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ElmUpdate

Keeping it simple beyond a basic Elm app

rwoodnz profile image Richard Wood ・4 min read

When you want to go beyond a basic Elm code base people will usually point you to Richard Feldman’s elm-spa-example.

Unless you are confident you are heading for a multipage, feature-rich extravaganza then this is overkill.

Yes, it proves that in Elm you actually can break things into subcomponents, delegating models, messages and subscriptions, which in no way means you should.

On the other hand, it's also been said that you can just put everything in one file with a huge update function with hundreds of lines. Um. Seriously, you probably don’t want to be waiting for that to scroll or end up jumping to specific meaningless line numbers.

Recently I had a mid-size web app to start building so I sought to navigate a middle path. Starting with some basic principles.

  1. Keep it simple - future maintenance depends on it.
  2. Minimise meaningless abstractions and patterns - code that doesn't do what the app is trying to do wastes everyone's time.
  3. Don't fight The Elm Architecture - update function changes model is changed and calls commands. Model changes are reflected in views. View events, command results, and subscriptions lead to more updates. It's a virtuous and relatively tidy one-way circle.
  4. Avoid nesting. Keep the single source of truth model as flat as possible. Remember that all events flow through the main update even if delegated.
  5. Don't make it difficult for components to interact. A web app will generate events in one corner that lead to model changes and commands affecting other parts of the app. Subviews will need access to the top level and other component's data.
  6. Make it easy to find relevant code.

I began with create-elm-app with a one file solution, then upgraded to Browser.application when I needed access to the Url.

When I felt the update function was getting a bit scrolly and I had a user editing section that was burgeoning I moved that into its own file. It was at this point that I had to decide how far to go with delegation.

Interestingly, and something I’ve found previously, is that it is pretty easy to get into a situation where you need to call back and forth to your main file for type and message definitions - leading to circular references.

I’ve found in the past that this can be knocked on the head by putting all types in a file called Types, all msgs in a file called Msgs and common functions in a file called Helpers or a file called CommonViews accordingly.

So I went ahead with this refactor. This worked in tune with not going crazy on delegation. What we are trying to avoid is stuff that makes you think too hard, like this from elm-spa-example:

updateWith : (subModel -> Model) -> (subMsg -> Msg) -> Model -> ( subModel, Cmd subMsg ) -> ( Model, Cmd Msg )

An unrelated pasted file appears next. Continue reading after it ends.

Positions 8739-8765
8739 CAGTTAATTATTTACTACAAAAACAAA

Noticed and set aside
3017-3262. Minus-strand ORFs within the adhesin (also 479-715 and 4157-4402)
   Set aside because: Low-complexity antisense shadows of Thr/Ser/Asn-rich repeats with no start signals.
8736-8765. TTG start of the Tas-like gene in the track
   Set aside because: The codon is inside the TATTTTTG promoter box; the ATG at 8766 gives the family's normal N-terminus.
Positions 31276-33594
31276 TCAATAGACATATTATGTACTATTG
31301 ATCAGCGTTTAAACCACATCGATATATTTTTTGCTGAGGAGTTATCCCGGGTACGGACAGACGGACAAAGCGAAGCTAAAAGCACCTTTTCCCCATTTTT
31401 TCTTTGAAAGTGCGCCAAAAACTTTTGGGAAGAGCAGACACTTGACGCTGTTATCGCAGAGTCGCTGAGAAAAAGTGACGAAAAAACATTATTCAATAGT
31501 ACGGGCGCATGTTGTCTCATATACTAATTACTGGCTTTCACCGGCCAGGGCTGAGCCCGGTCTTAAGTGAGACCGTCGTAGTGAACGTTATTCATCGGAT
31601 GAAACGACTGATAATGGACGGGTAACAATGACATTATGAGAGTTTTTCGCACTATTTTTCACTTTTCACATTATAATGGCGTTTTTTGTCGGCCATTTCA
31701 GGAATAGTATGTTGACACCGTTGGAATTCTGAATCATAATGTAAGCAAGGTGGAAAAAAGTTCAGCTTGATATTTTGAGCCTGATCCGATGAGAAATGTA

updateWith toModel toMsg model ( subModel, subCmd ) =
    ( toModel subModel
    , Cmd.map toMsg subCmd
    )

Noone should have to read that!

In a nutshell I went with a delagation for the update function but not for anything else.

So in the main update:

case msg of
    ----COMPONENT MESSAGES----
    ToEnv envMsg ->
        Env.update envMsg model

    ToUsers userMsg ->
        Users.update userMsg model
        ...

    ----TOP LEVEL MESSAGES----
        ...

The wrapped messages for the components do often mean I am doing component composition (<<) to reference them.

In the Types file the main model definition is broken into component sections by using comment separators.

This helps keeps a lid on nesting and keeps the single source of truth reality front-of-mind.

It means also one equivalent init function, albeit referencing empty component-specific records, which for now I am holding in their respective component files.

type alias Model =
    { window : Window
    , messageToUser : Maybe String
    , env : Env
    , initialUrl : Url
    , navKey : Key
    ...

    -- User
    , users : List User
    , userSearchQuery : String
    ...

For the Msgs file there is a main message type for the main file that includes the component wrappers, and separate message types for each of the components.

type Msg
    = ResizeDevice Int Int
    | ToEnv EnvMsg
    | ToUsers UserMsg
    ...

type EnvMsg
    = GetEnv
    | EnvResult (Result Http.Error ConfigEnv)
    ...

type UserMsg
    = ClearSearchUsers
    | SearchUsers
    ...

I could have put component messages in with the rest of the component. However it has been useful to keep all possible messages in one view as far as possible.

The net effect of this is that the main has a very clean update function showing the structure of the application, without meaningless absractions.

The component file have their own update function that works off their own message type and comes back to the single source of truth model either through top level of any component messages.

update : UserMsg -> Model -> ( Model, Cmd Msg )
update userMsg model =
    case userMsg of
        SearchUsers ->
        ...

There is a little bit of nesting access needed in the component but only to one level so it’s manageable.

The component files also hold the related views for those components.

I haven’t found a reason yet in my app for delegating subscriptions, perhaps because I don’t have many yet. I also am not doing much with routing yet.

Otherwise, overall I am very pleased with the result for a small to mid-size app. There is a minimisation of scaffolding. It has been very easy to be able to find, add to and refactor code.

Posted on by:

rwoodnz profile

Richard Wood

@rwoodnz

Remote developer working in Elm and JS for clients globally.

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